1. Norfolk State, South Carolina State and Bethune-Cookman are the teams to beat in the MEAC. The three teams were predicted to finish in the in the top three, and in Week One, they all looked the part. Norfolk State dominated former CIAA rival Virginia State in all phases of the game, rushing for 223 yards and the defense forced five turnovers in the route.
South Carolina State dominated FCS-opponent Georgia State, picking up a convincing 33-3 win in the Georgia Dome Thursday night. If that game was any indication, MEAC defensive backs will be in for a rough year as redshirt junior quarterback Richard Cue threw for 300 yards and two touchdowns as SC State overwhelmed Ga. State.
Sunday afternoon in MEAC/SWAC Challenge, Bethune-Cookman sent a message to a national audience on ESPN that they are in the race as well. After trailing by as many as three touchdowns, BCU rallied to win the game, scoring an incredible 38 unanswered points, defeating Alabama State 38-28 in Orlando, FL. The comeback was keyed by backup quarterback Broderick Rogers who threw for 123 yards on six completions, including two touchdowns, and ran for 100 more.
2. Winston-Salem State will get everyone’s best shot this year. Last season the Rams recorded unprecedented success in the Division II level, becoming the first HBCU to win 13 games as they finished just one game away from the championship game. Despite the loss of the team’s best offensive and defensive players, WSSU was still ranked in the top 10 of several Division II polls. Needless to say the team will have opponents seeing “red” all season as all of its’ opponents, in and out of conference will give them their best shot. Saturday’s 28-23 squeaker over UNC Pembroke was evidence of that. The next two weeks against Concord College and Morehouse will definitely be solid challenges for the Rams before they start CIAA play.
3. Morehouse is a serious contender to win the SIAC. Morehouse went up to RFK Field in Washington, DC and gave Howard all it could handle. The Maroon Tigers led late in the fourth quarter before falling victim to the comeback heroics of Howard’s third string quarterback Jamie Cunningham in Saturday’s 30-29 thriller. Morehouse will have to contend with Albany State, who represented the SIAC in last year’s playoffs in the conference’s East Division. but with eight All-SIAC preseason picks, including reigning conference offensive player of the year David Carter, the look to be well equipped for the challenge.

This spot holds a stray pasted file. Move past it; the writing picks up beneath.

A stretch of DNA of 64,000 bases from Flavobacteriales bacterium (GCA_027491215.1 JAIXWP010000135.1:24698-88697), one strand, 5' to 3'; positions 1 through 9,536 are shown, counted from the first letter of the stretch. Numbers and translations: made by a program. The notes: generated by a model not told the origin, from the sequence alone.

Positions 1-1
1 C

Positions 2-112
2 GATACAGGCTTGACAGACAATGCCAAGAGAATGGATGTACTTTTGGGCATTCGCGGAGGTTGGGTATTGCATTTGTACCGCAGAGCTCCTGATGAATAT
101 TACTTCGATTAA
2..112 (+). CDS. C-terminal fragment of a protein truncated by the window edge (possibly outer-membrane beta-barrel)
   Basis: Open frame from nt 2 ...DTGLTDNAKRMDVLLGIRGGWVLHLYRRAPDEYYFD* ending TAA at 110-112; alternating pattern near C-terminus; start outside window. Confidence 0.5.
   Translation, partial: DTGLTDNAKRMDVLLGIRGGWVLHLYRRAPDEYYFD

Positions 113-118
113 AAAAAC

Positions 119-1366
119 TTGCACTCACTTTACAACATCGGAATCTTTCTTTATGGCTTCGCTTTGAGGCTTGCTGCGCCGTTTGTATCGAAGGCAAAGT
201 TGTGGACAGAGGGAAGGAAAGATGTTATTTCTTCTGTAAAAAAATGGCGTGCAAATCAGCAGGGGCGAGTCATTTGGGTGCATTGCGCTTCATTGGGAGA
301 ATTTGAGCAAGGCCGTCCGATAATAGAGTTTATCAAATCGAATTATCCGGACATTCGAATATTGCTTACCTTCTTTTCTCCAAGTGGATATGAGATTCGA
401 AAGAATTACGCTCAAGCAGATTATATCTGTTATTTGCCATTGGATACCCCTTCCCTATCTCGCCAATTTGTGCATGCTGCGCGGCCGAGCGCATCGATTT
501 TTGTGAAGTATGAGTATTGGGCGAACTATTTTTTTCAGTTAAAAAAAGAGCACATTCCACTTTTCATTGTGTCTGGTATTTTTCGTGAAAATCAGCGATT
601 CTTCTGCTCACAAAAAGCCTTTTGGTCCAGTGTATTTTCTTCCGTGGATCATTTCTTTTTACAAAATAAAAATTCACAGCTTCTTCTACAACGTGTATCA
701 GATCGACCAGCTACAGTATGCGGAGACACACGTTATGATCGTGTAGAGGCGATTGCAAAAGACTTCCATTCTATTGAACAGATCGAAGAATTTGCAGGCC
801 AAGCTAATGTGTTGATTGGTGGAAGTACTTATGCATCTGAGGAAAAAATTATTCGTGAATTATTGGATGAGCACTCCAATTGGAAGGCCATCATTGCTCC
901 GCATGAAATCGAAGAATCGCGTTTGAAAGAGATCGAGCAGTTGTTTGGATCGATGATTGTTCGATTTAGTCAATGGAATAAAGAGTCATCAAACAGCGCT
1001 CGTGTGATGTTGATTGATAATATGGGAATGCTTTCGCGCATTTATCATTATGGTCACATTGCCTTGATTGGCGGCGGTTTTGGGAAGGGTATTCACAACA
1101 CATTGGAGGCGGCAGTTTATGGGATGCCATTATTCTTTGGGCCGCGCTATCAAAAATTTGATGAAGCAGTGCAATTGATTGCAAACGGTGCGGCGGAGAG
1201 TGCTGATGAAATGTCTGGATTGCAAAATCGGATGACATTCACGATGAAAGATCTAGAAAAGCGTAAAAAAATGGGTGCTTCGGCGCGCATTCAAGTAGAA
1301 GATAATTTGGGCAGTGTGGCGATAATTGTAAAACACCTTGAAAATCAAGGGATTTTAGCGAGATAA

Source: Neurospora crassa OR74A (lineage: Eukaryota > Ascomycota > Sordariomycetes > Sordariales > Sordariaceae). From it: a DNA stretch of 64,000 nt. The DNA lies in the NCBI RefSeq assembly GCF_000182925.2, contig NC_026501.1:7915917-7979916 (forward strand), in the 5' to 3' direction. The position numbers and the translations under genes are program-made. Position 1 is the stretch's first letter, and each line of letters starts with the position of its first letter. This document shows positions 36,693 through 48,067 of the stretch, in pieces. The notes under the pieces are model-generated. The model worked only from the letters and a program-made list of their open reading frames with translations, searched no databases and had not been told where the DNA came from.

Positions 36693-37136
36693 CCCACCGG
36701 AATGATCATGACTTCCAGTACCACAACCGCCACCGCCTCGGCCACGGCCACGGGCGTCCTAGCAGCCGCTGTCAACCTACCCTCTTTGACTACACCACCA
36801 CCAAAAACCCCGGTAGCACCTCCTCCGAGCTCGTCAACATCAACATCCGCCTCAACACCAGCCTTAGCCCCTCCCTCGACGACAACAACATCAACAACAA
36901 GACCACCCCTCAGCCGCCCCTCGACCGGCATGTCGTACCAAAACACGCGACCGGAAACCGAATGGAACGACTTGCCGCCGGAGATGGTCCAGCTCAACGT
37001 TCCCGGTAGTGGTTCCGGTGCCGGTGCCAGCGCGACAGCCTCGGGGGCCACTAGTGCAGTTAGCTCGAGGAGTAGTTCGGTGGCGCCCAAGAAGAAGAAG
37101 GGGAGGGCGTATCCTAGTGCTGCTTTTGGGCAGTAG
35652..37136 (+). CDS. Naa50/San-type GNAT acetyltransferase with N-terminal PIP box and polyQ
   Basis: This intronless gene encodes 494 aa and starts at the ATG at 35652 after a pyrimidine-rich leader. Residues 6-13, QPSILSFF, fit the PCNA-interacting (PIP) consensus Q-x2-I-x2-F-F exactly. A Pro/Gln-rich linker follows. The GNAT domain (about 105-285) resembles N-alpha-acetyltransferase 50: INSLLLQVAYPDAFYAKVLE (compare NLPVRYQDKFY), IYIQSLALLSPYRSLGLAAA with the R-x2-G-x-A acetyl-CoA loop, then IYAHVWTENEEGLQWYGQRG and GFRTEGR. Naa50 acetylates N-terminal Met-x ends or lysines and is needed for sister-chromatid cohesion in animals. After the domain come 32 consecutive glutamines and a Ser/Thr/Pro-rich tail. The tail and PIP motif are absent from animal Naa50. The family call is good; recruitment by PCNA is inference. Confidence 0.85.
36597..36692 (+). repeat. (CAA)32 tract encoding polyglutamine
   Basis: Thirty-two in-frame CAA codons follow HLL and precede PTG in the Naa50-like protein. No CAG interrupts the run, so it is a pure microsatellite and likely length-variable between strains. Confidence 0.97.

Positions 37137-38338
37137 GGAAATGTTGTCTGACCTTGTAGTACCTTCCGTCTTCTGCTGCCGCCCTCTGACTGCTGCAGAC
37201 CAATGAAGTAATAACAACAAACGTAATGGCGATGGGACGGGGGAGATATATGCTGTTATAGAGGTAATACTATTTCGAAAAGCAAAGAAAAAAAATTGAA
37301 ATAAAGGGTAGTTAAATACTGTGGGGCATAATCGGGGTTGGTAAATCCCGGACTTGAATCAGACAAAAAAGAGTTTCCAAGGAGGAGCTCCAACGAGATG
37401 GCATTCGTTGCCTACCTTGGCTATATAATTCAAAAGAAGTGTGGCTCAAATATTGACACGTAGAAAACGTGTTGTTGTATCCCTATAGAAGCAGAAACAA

North Carolina Central’s 54-31 win over Fayetteville State wasn’t as clean as he would have liked, but NCCU coach Henry Frazier was pleased with the final result.
“D1/D2, teams switch divisions all the time, but it doesn’t matter,” said Frazier of NCCU’s former CIAA rival. “I’m just glad to get the win.”
Early on, both teams struggled to find their rhythm on offense and special teams. In fact, each team scored its initial touchdowns off of their opponents special teams miscues. FSU struck first when Chris Person recovered a block punt and stumbled into the end zone with just under 9 minutes in the first quarter. Frazier said he wasn’t surprised at the block kick.
“It happened twice in practice this week,” he said. “I keep telling the guys, what happens in practice also happens in a real game.”
Fortunately for the Eagles, the Broncos repaid them by touching a live ball after a punt, which found it’s way into Geovonie Irvin’s hands and into the endzone, tying the game with just over five minutes remaining. The Broncos would take a 10-7 lead on a Antonio Mayo field goal early in the second quarter, however, that would be their last lead of the game.
NCCU’s offense settled down in the second quarter, outscoring FSU 14-7 to take a 20-17 lead at half. It was all NCCU from their as the passing game came alive thanks to several hookups from quarterback Matt Goggans to Irvine. Irvine caught 6 passes for 79 yards, including a 20 yard touchdown strike from the back of the endzone.
FSU continued to fight in the fourth quarter, but the size and depth of NCCU proved to be too much for them overcome. FSU coach Kenny Phillips pointed out that the team also shot its chances of winning the game by turning the ball over three times.
“Bottom line, Phillips said, “we turned the ball over too many times against a team that is better than it was last year.”